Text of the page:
49. You quoted Bro. Reuel Lemmons in the Sept. 20, 1967 Firm Foundation as saying, "While there may be some slight differences between separate corporations operated under Boards of Trustees and the Missionary Society, the similarities between the two are entirely too great to ignore." But this same Bro. Lemmons in the March 2, 1965 issue of Firm Foundation, an issue devoted entirely to the Tipton Home, wrote eloquently concerning the needs of this fine home, and ended with the words, "We could wish that every congregation would send a liberal contribution now, and that you would put the Tipton Home in your budget for at least the next three years while this work is going on'' (the work of replacing worn-out buildings).

50. It is one thing to recognize the danger of abuse. And that's exactly what Bro. Lemmons was discussing in the place you quoted. It is quite another thing to use such warning to condemn the whole system. The Bible itself warns against elders lording it over the flock. But it does not mean it is wrong to have elders. In the editorial you quoted Bro. Lemmons criticizes extremists who would put even the church itself under a "board of directors." He has not reversed himself concerning the scripturalness of children's homes.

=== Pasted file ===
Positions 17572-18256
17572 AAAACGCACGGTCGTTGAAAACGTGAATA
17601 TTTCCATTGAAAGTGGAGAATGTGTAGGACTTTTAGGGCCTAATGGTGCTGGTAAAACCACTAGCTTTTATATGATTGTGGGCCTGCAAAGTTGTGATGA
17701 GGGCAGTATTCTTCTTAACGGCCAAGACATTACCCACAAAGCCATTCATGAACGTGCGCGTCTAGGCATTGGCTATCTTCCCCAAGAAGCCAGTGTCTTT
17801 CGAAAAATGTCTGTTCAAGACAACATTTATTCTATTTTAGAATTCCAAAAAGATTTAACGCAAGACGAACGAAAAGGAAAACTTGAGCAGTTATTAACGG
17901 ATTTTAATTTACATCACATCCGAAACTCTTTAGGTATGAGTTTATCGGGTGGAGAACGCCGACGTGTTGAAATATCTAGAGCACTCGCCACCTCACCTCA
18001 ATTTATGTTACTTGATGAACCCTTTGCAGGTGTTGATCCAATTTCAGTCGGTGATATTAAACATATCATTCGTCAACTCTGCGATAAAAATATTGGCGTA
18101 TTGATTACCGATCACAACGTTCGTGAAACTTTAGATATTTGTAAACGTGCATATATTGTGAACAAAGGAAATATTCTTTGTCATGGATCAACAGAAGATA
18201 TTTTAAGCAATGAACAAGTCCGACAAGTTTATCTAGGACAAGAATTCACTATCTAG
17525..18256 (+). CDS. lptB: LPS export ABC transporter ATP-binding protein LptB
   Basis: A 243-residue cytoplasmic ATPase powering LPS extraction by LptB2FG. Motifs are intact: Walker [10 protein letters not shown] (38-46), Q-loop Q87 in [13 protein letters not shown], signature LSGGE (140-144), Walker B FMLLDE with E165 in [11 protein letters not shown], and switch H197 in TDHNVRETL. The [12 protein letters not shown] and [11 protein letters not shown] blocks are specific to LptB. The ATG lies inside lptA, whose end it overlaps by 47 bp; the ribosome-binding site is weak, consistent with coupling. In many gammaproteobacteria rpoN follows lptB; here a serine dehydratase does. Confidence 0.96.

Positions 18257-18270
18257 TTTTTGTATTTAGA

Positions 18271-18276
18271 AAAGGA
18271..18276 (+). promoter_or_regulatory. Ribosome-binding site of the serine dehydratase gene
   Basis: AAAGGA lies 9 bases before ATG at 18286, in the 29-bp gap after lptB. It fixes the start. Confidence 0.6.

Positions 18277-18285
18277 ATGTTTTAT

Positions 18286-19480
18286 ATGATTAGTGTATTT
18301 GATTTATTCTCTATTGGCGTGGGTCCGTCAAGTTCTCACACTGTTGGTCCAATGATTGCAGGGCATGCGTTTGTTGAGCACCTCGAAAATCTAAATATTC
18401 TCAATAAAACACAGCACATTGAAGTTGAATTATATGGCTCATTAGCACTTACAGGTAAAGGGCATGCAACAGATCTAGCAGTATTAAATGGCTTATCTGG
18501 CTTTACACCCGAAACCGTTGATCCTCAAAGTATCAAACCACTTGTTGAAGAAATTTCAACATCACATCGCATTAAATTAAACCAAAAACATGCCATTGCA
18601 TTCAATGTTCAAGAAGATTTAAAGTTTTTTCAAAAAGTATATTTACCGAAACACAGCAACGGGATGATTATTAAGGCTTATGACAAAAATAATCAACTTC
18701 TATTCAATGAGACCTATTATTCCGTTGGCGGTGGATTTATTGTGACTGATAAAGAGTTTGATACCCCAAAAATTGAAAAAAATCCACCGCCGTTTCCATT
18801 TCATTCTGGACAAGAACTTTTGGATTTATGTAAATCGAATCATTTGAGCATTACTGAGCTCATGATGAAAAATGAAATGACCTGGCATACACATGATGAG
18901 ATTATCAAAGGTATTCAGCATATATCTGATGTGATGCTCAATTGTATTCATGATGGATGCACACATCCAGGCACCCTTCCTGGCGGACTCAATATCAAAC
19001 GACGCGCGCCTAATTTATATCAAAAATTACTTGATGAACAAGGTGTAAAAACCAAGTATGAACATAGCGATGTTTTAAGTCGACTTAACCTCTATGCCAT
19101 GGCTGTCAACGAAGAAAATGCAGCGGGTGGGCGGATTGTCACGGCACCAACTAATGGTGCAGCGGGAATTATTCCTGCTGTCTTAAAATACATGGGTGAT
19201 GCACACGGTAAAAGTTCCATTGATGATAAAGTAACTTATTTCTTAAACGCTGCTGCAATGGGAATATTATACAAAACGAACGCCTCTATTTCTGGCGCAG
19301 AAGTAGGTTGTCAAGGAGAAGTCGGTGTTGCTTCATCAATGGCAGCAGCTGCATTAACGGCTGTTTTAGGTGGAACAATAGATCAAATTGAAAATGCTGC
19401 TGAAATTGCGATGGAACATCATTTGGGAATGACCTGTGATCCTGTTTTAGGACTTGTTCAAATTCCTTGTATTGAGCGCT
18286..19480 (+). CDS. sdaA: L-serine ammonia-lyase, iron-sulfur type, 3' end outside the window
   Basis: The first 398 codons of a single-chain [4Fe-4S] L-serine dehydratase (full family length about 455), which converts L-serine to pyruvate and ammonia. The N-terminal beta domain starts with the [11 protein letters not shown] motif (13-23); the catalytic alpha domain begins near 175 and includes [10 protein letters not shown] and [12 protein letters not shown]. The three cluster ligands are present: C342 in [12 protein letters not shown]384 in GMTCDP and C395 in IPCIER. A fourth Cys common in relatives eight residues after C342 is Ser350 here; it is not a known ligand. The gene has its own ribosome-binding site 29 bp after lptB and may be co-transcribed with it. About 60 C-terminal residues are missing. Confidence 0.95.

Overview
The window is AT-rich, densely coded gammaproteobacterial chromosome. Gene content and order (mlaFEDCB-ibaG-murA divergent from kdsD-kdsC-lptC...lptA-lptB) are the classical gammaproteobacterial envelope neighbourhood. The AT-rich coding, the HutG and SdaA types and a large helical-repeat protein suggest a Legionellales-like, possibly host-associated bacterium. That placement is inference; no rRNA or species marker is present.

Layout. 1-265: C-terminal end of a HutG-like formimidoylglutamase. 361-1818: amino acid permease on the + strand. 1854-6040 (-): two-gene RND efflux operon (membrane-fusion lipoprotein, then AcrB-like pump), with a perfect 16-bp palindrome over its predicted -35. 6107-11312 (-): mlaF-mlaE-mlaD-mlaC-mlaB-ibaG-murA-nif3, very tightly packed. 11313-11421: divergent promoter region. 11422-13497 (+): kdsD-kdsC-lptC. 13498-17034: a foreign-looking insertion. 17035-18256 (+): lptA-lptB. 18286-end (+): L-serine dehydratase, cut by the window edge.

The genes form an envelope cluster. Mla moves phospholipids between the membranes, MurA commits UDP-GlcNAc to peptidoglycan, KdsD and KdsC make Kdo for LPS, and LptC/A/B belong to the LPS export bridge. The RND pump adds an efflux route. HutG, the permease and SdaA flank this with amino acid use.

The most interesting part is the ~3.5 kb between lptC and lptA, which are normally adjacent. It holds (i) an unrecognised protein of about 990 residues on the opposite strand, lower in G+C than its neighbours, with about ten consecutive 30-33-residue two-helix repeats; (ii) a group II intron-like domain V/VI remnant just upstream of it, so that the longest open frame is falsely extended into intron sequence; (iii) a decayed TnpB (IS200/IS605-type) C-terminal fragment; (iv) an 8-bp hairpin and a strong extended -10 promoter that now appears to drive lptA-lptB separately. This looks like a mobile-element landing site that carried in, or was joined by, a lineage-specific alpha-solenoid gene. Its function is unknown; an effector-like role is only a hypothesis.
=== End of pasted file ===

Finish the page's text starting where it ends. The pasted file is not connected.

Individual vs. Congregational Responsibility

51. Bro. Willis frequently resorts to a supposed distinction between congregational responsibility and individual responsibility when his theories are pressed by an inconvenient scripture. He uses 1 Timothy 5:16 to "prove" a distinction between the two: "If any man or woman that believeth have widows, let them relieve them, and let not the church be charged, that it may relieve them that are widows indeed."

52. Let us examine this scripture and its implications. In Gal. 6:2 Paul wrote, "Bear ye one another's burdens, and so fulfill the law of Christ," and a few verses further, "For every man shall bear his own burden." Each is to bear his own burden. And yet, we are to be ready to help another bear his burden when necessary. No rigid set of rules is given or can be given to cover each and every case we might have to decide on.